0
$\begingroup$

This question already has an answer here:

Prove that if $m\not =n,a$ are positive integers then $(a^{2^n}+1,a^{2^m}+1)$ is $1$ if $a$ is even and $2$ if $a$ is odd.

I solve the problem in the following way: I assume that $m>n$ then $$a^{2^m}+1=a^{2^m}-1+2$$ With this expression if I take a divisor prime $p$ of $a^{2^n}+1$ then if $p|a^{2^m}+1$ this prime must divide 2 and the result follows.

But, how can I prove this statement without use of primes? This exercise appears before the concept of prime is introduced then I prefer do not use it.

Any idea?

Thanks!

$\endgroup$

marked as duplicate by lab bhattacharjee elementary-number-theory Aug 27 '15 at 16:27

This question has been asked before and already has an answer. If those answers do not fully address your question, please ask a new question.

  • 2
    $\begingroup$ There's an $m \neq n$ constraint missing. $\endgroup$ – Daniel Fischer Aug 27 '15 at 14:09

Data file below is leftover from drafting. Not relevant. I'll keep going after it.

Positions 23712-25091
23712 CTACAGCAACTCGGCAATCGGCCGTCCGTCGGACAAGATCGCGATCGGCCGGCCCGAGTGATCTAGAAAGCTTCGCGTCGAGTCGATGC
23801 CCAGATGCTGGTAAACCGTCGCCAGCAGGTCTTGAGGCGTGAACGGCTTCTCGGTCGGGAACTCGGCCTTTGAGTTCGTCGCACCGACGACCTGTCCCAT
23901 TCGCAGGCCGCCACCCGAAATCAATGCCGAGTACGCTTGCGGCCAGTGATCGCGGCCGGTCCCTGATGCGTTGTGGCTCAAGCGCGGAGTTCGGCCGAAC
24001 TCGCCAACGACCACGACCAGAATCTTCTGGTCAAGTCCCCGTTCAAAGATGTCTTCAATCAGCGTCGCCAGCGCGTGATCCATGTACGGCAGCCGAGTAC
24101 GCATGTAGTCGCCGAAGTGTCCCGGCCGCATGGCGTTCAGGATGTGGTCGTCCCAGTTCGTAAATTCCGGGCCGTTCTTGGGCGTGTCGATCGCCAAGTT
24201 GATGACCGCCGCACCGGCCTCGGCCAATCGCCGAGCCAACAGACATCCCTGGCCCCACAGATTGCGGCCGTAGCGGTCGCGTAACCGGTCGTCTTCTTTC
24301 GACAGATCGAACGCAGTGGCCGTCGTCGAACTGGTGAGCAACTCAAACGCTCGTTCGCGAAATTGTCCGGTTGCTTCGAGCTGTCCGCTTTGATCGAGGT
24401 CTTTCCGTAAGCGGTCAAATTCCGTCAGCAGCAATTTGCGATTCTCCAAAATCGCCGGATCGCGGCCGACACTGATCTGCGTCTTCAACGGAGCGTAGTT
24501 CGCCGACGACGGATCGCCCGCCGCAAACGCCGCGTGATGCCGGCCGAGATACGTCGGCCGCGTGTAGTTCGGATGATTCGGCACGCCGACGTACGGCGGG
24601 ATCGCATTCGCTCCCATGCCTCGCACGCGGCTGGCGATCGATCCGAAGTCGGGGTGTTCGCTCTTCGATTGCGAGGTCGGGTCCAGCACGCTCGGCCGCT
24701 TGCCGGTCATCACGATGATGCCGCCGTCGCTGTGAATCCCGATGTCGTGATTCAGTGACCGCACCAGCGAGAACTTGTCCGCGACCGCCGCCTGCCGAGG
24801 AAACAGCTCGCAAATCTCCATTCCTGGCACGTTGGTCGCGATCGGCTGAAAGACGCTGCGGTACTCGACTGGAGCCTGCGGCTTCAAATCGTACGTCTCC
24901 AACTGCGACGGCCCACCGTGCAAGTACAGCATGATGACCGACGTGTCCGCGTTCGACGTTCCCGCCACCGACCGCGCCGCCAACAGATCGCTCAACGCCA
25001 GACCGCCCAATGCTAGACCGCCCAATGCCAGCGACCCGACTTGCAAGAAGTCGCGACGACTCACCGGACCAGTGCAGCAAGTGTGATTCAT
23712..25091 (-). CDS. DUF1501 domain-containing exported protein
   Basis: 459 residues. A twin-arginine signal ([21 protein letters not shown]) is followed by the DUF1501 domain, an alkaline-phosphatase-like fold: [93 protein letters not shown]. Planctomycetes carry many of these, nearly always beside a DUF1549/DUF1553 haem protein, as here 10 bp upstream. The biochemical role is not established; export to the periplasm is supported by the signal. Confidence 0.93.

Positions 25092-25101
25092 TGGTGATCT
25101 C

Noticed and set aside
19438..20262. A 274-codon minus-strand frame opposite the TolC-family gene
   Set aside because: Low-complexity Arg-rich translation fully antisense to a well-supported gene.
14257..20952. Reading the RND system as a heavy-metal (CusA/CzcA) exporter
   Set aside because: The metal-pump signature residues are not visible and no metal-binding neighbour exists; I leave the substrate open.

• $\begingroup$ If $m≠n$ then it is true. Do you have any idea about Fermat numbers? $\endgroup$ – tatan Aug 27 '15 at 14:11
1
$\begingroup$

If we have $n < m$, then

$$(a^{2^n} + 1)\cdot (a^{2^n} - 1) = a^{2^{n+1}} - 1$$

shows $(a^{2^n}+1) \mid (a^{2^{n+1}}-1)$. Then

$$(a^{2^k}-1)\cdot(a^{2^k}+1) = a^{2^{k+1}}-1$$

shows $(a^{2^{n+1}}-1) \mid (a^{2^m}-1)$, and thus

$$\gcd(a^{2^m}+1, a^{2^n}+1) = \gcd((a^{2^m}-1)+2,a^{2^n}+1) = \gcd(2, a^{2^n}+1).$$

$\endgroup$
  • $\begingroup$ Jmmm... If $a|c$ then $gcd(a+b,c)=gcd(b,c)$? Thanks! $\endgroup$ – YTS Aug 27 '15 at 14:23
  • 1
    $\begingroup$ If $c\mid a$, not if $a\mid c$. If we write $a = k\cdot c$, it becomes $\gcd(a+b,c) = \gcd(a+b-kc,c) = \gcd(b,c)$. $\endgroup$ – Daniel Fischer Aug 27 '15 at 14:24

Not the answer you're looking for? Browse other questions tagged or ask your own question.